From Watts Up With That?
Essay by Eric Worrall
Politicians have moved to shore up public faith in their green investment / jobs narrative, by launching a parliamentary inquiry into why British electric vehicle manufacturing companies are faltering.
Business Committee opens UK electric vehicle battery production inquiry
17 January 2023
The Business, Energy and Industrial Strategy Committee launcheds new inquiry into the supply of batteries for electric vehicle manufacture in the UK, and the viability of battery manufacturing for electric vehicles in the UK.
- Inquiry: Batteries for electric vehicle manufacturing
- Business, Energy and Industrial Strategy Committee
The new inquiry launches after the industry suffered a series of setbacks, including today’s announcement that Government-championed battery start-up Britishvolt entered administration laying off 300 employees.
In October, BMW announced it will end production of the electric Mini in Oxford.
It leaves Chinese-backed Envision’s site in Sunderland that supplies Nissan as Britain’s only manufacturer ahead of the looming ban on the sale of petrol and diesel vehicles in 2030.
Committee Chair Darren Jones said:
“The future of car manufacturing in the UK is dependent on our ability to make electric vehicles, and to be able to export them into the EU.
That means we need local supplies of electric vehicle batteries – something we’re falling significantly behind on compared to other parts of the world.
This inquiry will look at what’s holding back the development of electric car batteries in the UK and what needs to be done to protect the thousands of jobs across the country in this important sector.”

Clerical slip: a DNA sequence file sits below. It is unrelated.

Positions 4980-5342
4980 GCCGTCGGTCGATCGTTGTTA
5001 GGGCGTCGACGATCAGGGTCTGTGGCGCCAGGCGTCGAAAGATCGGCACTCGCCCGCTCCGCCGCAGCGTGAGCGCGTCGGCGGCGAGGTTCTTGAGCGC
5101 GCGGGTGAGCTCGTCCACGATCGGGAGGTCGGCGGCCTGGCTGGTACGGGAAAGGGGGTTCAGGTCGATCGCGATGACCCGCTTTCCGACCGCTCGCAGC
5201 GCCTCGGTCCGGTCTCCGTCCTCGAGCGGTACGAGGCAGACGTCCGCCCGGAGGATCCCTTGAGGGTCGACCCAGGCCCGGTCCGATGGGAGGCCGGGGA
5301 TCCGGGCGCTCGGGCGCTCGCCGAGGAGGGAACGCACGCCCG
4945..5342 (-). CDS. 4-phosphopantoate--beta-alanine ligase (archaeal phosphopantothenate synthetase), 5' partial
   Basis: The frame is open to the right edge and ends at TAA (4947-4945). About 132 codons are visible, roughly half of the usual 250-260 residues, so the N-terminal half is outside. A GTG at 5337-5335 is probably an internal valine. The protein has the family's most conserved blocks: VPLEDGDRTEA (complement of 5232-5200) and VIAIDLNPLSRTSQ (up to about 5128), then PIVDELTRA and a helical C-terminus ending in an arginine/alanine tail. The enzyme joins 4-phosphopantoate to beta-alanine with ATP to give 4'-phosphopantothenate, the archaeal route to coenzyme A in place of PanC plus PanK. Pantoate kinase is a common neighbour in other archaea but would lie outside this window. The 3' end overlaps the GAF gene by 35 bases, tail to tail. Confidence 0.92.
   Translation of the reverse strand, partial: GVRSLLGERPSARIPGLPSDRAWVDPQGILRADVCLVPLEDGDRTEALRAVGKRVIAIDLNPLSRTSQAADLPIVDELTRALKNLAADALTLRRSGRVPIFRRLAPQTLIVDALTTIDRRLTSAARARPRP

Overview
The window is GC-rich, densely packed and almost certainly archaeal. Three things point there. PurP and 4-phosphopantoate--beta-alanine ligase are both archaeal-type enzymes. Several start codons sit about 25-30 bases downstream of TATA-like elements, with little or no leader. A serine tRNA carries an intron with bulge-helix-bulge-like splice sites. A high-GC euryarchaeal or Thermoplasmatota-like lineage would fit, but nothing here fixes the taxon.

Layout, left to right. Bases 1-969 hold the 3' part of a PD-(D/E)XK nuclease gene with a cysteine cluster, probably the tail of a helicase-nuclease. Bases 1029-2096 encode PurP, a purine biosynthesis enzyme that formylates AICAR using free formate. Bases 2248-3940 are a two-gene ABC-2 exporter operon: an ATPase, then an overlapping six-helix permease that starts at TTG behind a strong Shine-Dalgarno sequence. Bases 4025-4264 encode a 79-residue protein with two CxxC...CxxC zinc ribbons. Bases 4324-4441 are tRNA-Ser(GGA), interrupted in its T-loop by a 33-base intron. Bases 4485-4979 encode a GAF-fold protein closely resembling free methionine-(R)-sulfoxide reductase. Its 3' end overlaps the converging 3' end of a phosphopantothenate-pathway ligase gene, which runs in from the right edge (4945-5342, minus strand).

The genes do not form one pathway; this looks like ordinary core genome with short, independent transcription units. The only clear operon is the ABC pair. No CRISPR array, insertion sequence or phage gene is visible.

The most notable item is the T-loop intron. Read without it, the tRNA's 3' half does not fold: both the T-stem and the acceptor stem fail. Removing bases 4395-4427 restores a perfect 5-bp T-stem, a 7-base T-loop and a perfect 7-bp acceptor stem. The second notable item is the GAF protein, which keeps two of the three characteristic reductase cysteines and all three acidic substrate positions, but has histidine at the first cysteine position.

Terms of reference
The Committee is calling for evidence to be submitted to the Committee’s website by 14 February from people with knowledge or experience of the industry answering any of the following questions:
- Is there enough UK vehicle manufacturing demand in the UK to support gigafactories?
- Will the UK have sufficient battery production supplies by 2025 and 2030 respectively to meet the government phase-out plans for petrol and diesel vehicles?
- Is UK-based battery production necessary to support the manufacture of electric vehicles in the UK?
- What are the risks to the UK automotive industry of not establishing sufficient battery manufacturing capacity in the UK?
- What other domestic end uses for batteries would provide a market for UK battery production?
- Does the UK have a sufficient supply of critical materials to support vehicle battery production?
- How ready are UK vehicle producers for the EU-UK Trade and Cooperation Agreement (TCA) rules of origin (ROO) phasing in from 2024?
- What can the UK learn from investment in other countries in the establishment of gigafactories?
- Do we have the skills in the workforce required for the production of batteries? If not, what needs to be done?
- Will the cost of UK batteries be competitive compared with batteries produced elsewhere?
- What impact will the European Union’s proposed Carbon Border Adjustment Mechanism have on UK production?
Image: CC Argonne National LaboratorySource: https://committees.parliament.uk/committee/365/business-energy-and-industrial-strategy-committee/news/175490/business-committee-opens-uk-electric-vehicle-battery-production-inquiry/
The problem is obvious, except perhaps to Westminster politicians.
China is the global centre of renewable and battery manufacturing, because China has kept their costs low. China uses cheap coal energy and slave labour to manufacture renewable energy, battery and green vehicle components. China then exports their cheap, blood drenched product to Western countries run by economic illiterates.
Energy intensive manufacturing has no future in Britain, so long as Britain’s energy prices remain uncompetitively high. Unless Britain changes course, in the long term Britain will be relegated to assembling energy intensive components manufactured by others, and contributing the occasional high value component which leverages Britain’s precision engineering excellence.
Wasting taxpayer subsidies and political capital on supporting green national champions like British Volt, without addressing the underlying issues, just delays the inevitable.